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National CLAS Standards

The Purpose of the National CLAS Standards
The National Standards for Culturally and Linguistically Appropriate Services in Health and Health Care, commonly referred to as the National CLAS Standards, are intended to advance health equity, improve quality and help eliminate health care disparities by providing a blueprint for individuals and health and health care organizations to implement culturally and linguistically appropriate services. Adoption of the National CLAS Standards will help advance better health and health care in the United States.

The provision of CLAS is one strategy to help eliminate well-documented health inequities in the United States. By tailoring services to an individual’s culture and language preference, health professionals can help bring about positive health outcomes for diverse populations. The provision of health care services that are respectful of and responsive to the health beliefs, practices and needs of diverse patients can help close the gap in health care outcomes. The pursuit of health equity must remain at the forefront of our efforts; we must always remember that dignity and quality of care are rights of all and not the privileges of a few.

The History of the National CLAS Standards
In 2000, the US Department of Health and Human Services Office of Minority Health (OMH) published the first National Standards for Culturally and Linguistically Appropriate Services in Health Care, which provided a framework for all health care organizations to best serve the nation’s increasingly diverse communities. In the fall of 2010, the OMH launched the National CLAS Standards Enhancement Initiative in order to revise the original standards to reflect the previous decade’s advancements, expand the scope and improve the clarity to ensure understanding and implementation. With the Enhancement Initiative, the National CLAS Standards will continue into the next decade as the cornerstone for advancing health equity through culturally and linguistically appropriate services.

CLAS Legislation
State agencies have embraced the importance of cultural and linguistic competency in the decade following the initial publication of the National CLAS Standards. A number of states have proposed or passed legislation pertaining to cultural-competency training for one or more segments of their state’s health professionals. At least six states have moved to mandate some form of cultural and linguistic competency for either all or a component of their health care workforce.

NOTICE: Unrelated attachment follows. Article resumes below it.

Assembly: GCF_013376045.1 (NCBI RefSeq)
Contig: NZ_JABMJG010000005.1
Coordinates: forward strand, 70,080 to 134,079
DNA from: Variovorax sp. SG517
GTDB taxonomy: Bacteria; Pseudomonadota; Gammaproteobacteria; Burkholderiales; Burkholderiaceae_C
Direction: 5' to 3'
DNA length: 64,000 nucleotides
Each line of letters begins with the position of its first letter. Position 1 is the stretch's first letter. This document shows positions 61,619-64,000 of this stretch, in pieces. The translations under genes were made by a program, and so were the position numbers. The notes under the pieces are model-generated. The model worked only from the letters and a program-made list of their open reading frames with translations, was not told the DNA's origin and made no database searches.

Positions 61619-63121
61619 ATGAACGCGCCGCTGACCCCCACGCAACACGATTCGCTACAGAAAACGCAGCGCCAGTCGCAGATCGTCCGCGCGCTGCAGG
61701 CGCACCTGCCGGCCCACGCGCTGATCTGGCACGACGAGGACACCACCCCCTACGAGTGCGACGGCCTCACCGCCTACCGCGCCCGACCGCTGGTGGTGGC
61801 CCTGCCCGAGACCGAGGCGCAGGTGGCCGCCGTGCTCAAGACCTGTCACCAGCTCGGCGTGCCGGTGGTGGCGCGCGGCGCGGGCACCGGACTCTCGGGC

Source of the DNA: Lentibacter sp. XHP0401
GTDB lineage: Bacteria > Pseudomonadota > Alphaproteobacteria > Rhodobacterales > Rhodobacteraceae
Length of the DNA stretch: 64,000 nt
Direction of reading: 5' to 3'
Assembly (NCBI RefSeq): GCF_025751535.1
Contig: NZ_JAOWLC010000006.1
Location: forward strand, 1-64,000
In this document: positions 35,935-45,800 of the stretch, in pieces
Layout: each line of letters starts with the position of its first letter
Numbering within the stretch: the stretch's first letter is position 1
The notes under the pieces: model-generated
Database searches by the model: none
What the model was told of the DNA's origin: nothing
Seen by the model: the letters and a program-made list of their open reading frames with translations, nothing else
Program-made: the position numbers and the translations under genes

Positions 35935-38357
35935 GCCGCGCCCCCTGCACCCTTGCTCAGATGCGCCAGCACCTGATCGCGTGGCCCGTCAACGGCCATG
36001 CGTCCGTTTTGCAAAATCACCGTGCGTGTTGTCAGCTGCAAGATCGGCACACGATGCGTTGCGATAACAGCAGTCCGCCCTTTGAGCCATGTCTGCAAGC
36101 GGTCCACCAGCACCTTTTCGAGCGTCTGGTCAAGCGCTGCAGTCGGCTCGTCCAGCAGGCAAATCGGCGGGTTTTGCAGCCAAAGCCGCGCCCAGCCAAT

The List of National CLAS Standards
The Principal Standard
1   Provide effective, equitable, understandable, and respectful quality care and services that are responsive to diverse cultural health beliefs and practices, preferred languages, health literacy, and other communication needs.

Governance, Leadership and Workforce
2   Advance and sustain organizational governance and leadership that promotes CLAS and health equity through policy, practices and allocated resources.
3   Recruit, promote and support a culturally and linguistically diverse governance, leadership and workforce that are responsive to the population in the service area.
4   Educate and train governance, leadership and workforce in culturally and linguistically appropriate policies and practices on an ongoing basis.

Communication and Language Assistance
5   Offer language assistance to individuals who have limited English proficiency and / or other communication needs, at no cost to them, to facilitate timely access to all health care and services.
6   Inform all individuals of the availability of language assistance services clearly and in their preferred language, verbally and in writing.
7   Ensure the competence of individuals providing language assistance, recognizing that the use of untrained individuals and / or minors as interpreters should be avoided.
8   Provide easy-to-understand print and multimedia materials and signage in the languages commonly used by the populations in the service area.

Engagement, Continuous Improvement and Accountability
9   Establish culturally and linguistically appropriate goals, policies, and management accountability, and infuse them throughout the organization’s planning and operations.
10   Conduct ongoing assessments of the organization’s CLAS-related activities and integrate CLAS-related measures into measurement and continuous quality improvement activities.
11   Collect and maintain accurate and reliable demographic data to monitor and evaluate the impact of CLAS on health equity and outcomes and to inform service delivery.
12   Conduct regular assessments of community health assets and needs and use the results to plan and implement services that respond to the cultural and linguistic diversity of populations in the service area.
13   Partner with the community to design, implement, and evaluate policies, practices, and services to ensure cultural and linguistic appropriateness.
14   Create conflict and grievance resolution processes that are culturally and linguistically appropriate to identify, prevent, and resolve conflicts or complaints.
15   Communicate the organization’s progress in implementing and sustaining CLAS to all stakeholders, constituents, and the general public.